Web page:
New Record Set In Job Quits In US

( Americans are leaving their jobs voluntarily at the highest rate in history.

Total quits hit a record number of 4.3 million people in August, according to the monthly Job Openings and Labor Turnover Survey released by the Department of Labor this week. That was an increase of roughly 242,000 over the month before.

In total, there are roughly 10 million job openings across the country. With the labor market tightening and companies increasing wages to try to lure workers, inflation could remain high for quite a while.

The labor crunch is combining with a shortage in raw materials that is crippling growth around the country. As the chief economist at FWDBONDS, Christopher Rupkey, recently told Reuters:

“There are help-wanted posters in every shop window on Main Street, and the lack of workers is exacerbating the supply disruptions throughout the nation that is lighting a match to the fire of inflation. The labor market has already recovered.”

Of the 4.3 million people who quit their jobs in August, 157,000 in the food services and accommodation industry. Another 26,000 left their jobs in the wholesale trade industry, while 25,000 left their jobs in local and state government education.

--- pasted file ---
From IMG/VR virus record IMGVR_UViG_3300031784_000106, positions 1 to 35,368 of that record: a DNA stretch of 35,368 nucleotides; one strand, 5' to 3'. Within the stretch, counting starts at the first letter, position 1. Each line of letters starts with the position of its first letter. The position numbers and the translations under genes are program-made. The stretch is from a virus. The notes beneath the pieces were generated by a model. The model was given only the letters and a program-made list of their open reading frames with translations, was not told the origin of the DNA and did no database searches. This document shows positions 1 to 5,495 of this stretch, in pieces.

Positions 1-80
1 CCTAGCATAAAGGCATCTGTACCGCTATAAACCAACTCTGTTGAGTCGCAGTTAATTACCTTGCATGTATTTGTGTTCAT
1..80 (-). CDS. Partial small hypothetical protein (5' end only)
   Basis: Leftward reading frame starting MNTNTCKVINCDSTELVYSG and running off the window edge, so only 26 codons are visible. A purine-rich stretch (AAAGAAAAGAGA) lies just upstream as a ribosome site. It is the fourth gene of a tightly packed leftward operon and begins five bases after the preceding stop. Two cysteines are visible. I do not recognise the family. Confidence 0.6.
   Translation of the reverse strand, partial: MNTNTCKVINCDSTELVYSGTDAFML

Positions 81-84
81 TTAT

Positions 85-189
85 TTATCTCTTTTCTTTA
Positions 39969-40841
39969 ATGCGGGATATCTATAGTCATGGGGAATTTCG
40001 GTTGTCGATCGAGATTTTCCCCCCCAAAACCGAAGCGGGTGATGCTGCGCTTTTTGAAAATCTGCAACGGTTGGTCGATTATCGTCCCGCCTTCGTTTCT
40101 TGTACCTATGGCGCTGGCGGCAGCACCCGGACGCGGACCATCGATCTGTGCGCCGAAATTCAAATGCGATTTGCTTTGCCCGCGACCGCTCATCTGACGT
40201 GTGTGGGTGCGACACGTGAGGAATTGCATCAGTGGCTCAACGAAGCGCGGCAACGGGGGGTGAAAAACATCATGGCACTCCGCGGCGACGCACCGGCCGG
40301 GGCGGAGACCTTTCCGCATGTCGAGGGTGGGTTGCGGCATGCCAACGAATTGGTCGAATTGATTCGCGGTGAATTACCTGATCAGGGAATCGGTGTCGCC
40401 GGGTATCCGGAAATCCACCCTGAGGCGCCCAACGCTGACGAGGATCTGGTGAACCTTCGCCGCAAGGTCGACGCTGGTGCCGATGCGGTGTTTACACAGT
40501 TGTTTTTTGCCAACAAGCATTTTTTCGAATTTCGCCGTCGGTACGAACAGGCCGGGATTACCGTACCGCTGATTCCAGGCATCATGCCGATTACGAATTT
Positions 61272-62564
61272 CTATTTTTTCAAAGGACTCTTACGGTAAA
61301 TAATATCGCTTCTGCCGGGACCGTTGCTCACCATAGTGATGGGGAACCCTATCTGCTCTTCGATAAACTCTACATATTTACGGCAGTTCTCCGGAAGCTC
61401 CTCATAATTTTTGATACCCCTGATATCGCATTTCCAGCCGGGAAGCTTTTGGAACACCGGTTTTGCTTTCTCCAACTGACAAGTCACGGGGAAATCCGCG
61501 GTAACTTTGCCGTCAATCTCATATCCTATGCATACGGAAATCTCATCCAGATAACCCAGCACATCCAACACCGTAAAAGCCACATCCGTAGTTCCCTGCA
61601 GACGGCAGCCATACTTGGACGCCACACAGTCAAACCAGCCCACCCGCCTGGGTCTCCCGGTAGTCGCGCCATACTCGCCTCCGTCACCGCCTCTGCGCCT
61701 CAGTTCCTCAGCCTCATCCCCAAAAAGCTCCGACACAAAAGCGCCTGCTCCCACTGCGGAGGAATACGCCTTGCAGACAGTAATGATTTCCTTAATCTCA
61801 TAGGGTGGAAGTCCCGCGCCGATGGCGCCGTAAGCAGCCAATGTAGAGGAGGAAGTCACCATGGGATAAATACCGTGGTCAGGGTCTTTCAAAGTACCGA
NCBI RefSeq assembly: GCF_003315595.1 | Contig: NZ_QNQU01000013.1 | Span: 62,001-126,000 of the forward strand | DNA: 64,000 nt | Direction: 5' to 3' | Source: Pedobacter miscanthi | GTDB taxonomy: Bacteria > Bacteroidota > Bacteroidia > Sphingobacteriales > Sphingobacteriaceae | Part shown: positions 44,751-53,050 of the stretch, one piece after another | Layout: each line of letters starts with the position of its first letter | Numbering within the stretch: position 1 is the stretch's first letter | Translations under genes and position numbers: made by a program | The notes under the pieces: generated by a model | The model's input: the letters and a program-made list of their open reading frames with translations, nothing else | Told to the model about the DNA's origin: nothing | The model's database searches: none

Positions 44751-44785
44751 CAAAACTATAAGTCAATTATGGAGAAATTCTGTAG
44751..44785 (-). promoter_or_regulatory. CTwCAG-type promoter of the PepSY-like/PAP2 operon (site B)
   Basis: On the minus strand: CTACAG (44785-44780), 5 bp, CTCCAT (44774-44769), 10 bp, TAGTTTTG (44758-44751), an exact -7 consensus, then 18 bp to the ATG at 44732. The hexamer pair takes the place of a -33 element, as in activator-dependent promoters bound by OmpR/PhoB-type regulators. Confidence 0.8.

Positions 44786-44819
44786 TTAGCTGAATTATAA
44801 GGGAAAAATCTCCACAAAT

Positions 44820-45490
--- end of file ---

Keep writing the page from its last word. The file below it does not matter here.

The Reuters report said a lot of people are likely leaving their jobs over fear of being infected with COVID-19. In fact, the largest number of quits occurred in the Midwest and South, where coronavirus infections surged the most because of the Delta variant.

Rates of vaccination are also low in these region, particularly in states such as Texas and Florida where mask mandates have been banned.

The quits rate increased from 2.7% in July to 2.9% in August, which is the highest it’s ever been. Many economists and policymakers view the quits rate as a good measure of confidence in the job market.

A higher quits rate, then, would suggest that wage inflation would likely continue as companies are fighting for workers, who now have a virtually unlimited choice in where they want to work.

JPMorgan economist Daniel Silver explained:

“These readings are also consistent with strong demand for labor, with people feeling confident in their abilities to get new jobs and not many layoffs taking place.”

Wall Street stocks have been lower in recent days over concerns about upcoming earnings calls for the third quarter and the overall impact that inflation is having on the economy.

While the job market has rebounded from the worst doldrums of the height of the pandemic, vacancies are still 49% above where they were before the pandemic began. The vacancy rate is also currently the second highest in history.

In August, there were 0.8 people per job opening, according to the report.

The lead U.S. economist for Oxford Economics, Lydia Boussour, commented:

“The JOLTS report continues to suggest that the labor market isn’t as loose as the current 5 million jobs shortfall would indicate.”